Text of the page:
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“Alissa Quart’s poems are nimble and seething, capturing our baroquely “The poet laureate of the Precariat.


scurrilous world. She writes across the holes of what’s been lost, hopeless —Barbara Ehrenreich

Thoughts and Prayers


and strangely optimistic at once.” —Eileen Myles

“You walk into Thoughts and Prayers like it’s a familiar pop cultural
fun house—then you get drawn into one of the mirrors and find you’re
actually deep in someplace very real: fleshy, frightening, full of
anguished intelligence and bitter fun.” —Mary Gaitskill Thoughts
“Quart’s poems have impeccable technique and pleasure-giving verve.
A book of grit, danger, and paradoxical elegance.” —Wayne Koestenbaum
and Prayers
“Thoughts and Prayers is a beautiful, necessary book.” —Karen E. Bender,

ALISSA QUART
author of Refund
ALISSA QUART
“With hilarious wit and trenchant lyricism, Quart plumbs everyday
experiences and late capitalism.” —Celina Su, author of Landia

OR Books
www.or boo ks . c om
Cover design by Antara Ghosh
Cover photo © Jack Pierson
“Alissa Quart’s poems are nimble and seething, capturing our baroquely “The poet laureate of the Precariat.”
scurrilous world. She writes across the holes of what’s been lost, hopeless —Barbara Ehrenreich

Thoughts and Prayers


and strangely optimistic at once.” —Eileen Myles

“You walk into Thoughts and Prayers like it’s a familiar pop cultural
fun house—then you get drawn into one of the mirrors and find you’re
actually deep in someplace very real: fleshy, frightening, full of
anguished intelligence and bitter fun.” —Mary Gaitskill Thoughts
“Quart’s poems have impeccable technique and pleasure-giving verve.
A book of grit, danger, and paradoxical elegance.” —Wayne Koestenbaum
and Prayers
“Thoughts and Prayers is a beautiful, necessary book.” —Karen E. Bender,

ALISSA QUART
author of Refund
ALISSA QUART
“With hilarious wit and trenchant lyricism, Quart plumbs everyday
experiences and late capitalism.” —Celina Su, author of Landia

OR Books
www.or boo ks . c om
Cover design by Antara Ghosh
Cover photo © Jack Pierson
CLINIC

1.

When we type “abortion”


autofill writes, I am pregnant.
I am pregnant in
Spanish. I am having 
a baby and have no
insurance. I’m scared of having
a baby. What trimester am I
in. What trimester is abortion illegal?
Google says: I need your love.
I need an abortion.
I am pregnant can I eat shrimp?
Am I having a miscarriage?
I need help paying for abortion.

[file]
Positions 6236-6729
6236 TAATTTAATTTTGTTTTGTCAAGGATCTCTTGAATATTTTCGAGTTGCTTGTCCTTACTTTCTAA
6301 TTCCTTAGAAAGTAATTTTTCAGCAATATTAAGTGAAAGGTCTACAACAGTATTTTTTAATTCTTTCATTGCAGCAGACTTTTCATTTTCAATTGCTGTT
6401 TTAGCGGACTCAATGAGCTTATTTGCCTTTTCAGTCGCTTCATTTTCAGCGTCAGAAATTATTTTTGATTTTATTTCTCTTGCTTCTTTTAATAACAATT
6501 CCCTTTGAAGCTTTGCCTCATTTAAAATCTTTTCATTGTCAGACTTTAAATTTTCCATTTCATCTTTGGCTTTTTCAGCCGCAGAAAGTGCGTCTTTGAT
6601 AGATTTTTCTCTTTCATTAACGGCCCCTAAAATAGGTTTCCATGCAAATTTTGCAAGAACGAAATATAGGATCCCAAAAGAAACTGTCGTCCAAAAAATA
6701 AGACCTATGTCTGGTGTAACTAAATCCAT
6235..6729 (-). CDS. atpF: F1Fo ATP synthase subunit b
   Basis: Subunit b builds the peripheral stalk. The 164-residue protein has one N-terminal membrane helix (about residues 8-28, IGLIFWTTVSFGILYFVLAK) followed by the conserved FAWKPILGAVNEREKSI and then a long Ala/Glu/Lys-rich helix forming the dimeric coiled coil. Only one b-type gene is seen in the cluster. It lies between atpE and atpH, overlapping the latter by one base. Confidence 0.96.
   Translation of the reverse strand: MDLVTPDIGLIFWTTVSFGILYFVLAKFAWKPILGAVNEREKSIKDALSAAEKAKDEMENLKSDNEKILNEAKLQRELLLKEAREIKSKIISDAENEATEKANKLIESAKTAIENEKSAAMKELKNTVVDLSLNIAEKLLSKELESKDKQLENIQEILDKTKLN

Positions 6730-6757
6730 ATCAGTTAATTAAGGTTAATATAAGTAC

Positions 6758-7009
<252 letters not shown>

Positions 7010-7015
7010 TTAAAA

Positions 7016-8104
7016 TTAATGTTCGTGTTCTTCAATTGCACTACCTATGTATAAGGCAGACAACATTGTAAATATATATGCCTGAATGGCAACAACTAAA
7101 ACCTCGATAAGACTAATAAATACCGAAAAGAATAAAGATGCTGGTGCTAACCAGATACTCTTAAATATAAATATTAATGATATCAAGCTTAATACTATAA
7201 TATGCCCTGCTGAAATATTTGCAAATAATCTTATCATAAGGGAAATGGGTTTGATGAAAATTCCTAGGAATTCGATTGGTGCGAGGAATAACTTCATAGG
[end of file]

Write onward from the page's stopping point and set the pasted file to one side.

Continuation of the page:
Abortion clinic violence.
Not ready to have this baby.

2.

God will punish, old ones


say in unison. They sing,
“Genocide.” A man 
with a Santa beard and a long gun
enters a clinic in Indiana.
In Mississippi, it’s day-glo
signs, floppy hats, tiny
peachy fetus dolls.
Their lawn chairs

17
too near Women’s Health,
their flesh sunscreen white.
Metal-detectors-
as-framing-devices.
Surveillance cameras as
glass birds.
In a place like this, in America, a long gun.
Women afraid of dying while 
they are trying to find their life.

3.

On a normal day, women aged


23, 19, 41, 35.
Work at Kmart, Home Depot,
at daycares, at the hospitals
at night. Today, they learn
a new vocabulary.
Ultrasound, waiting period,
Trailways, TRAP law,
witnesses. They learn
the way euphemisms mostly tell
the truth. That the polite
word is always “discomfort.”
The door clicks when it locks.
Hungry to talk. No words.

4.

She’s got a cold from


her two-year-old. 

18
One was doing this for
the other baby.
The soldier said she was
doing this so I can fight
for this country.

5.

Plan A: the untrustworthy


Trustafarian with spotty skin.
Plan B, RU-486. Love
squashed, student leaks, summer
semester boyfriend. He brought
an apple mini pie, some orange
drink. She lay down on
her side. So many
different reproductions,
terminations. Tiered,
like experience.

6.

The ATM spits $500.


She slid inside the office
building, paid money to
a counter lady, was led into
a paneled private
room, Reagan-era
red, with fake curtains,
a bad stage set.
Silk fishtail fern,
mustard satin bedspread. 
She was put to sleep

20
and woke up to saltines,
other posh sleepy women
in gowns, a cultic circle.
Her friend called it
“The Anaconda.”
Always the code
words and then the surprise
guiltlessness.

7.

Bed rest with the mysteries. Old blood.


A mandala of succor and suffering.
Dark blood could mean anything.
It gets sloppy when you are trying to find love.
A glass of water, a small
pill. Hard candy, saltines
afterwards. Silk
flower in your hair.

8.

Poems about abortion, 


poems about abortion and feelings 
of sorrow. Google says: shame or guilt; 
Remorse is Forever: Abortion Poem. 
Post Abortion Stress Syndrome 
Support. Poems about abortion from 
a baby’s point of view.

21
9.

© Jody Rogac
Say: No shame. 
We can say: The birth
spectrum. Of us:
One in four.
These choices are always field
work, freedom song, elegy, 
captivity narrative.
This feeling won’t forget them.
This feeling won’t forget you.

22
© Ash Fox

Alissa Quart is a poet and a nonfiction writer. She is the executive


director of the Economic Hardship Reporting Project. Quart’s first
poetry book is Monetized (Miami University Press, 2015). Her poems
have appeared in Granta, the London Review of Books, The Nation, NPR,
Fence, Columbia Journalism Review, The Offing, and the Poetry Society of
America, among others.
She writes regularly for The Guardian, The New York Times, and many
other publications. Her four nonfiction books are Squeezed: Why Our
Families Can’t Afford America (Ecco/HarperCollins), Republic of Outsiders
(New Press), Hothouse Kids (Penguin Press), and Branded (Basic Books).
Quart has taught journalism most recently at Brown University
and Columbia University’s Graduate School of Journalism. Quart is
Columbia Journalism School’s 2018 Alumna Award recipient, was a
2010 Nieman fellow at Harvard University, and in 2018 received an
Emmy award for executive producing the Best Documentary, Social
Issue, “Jackson.”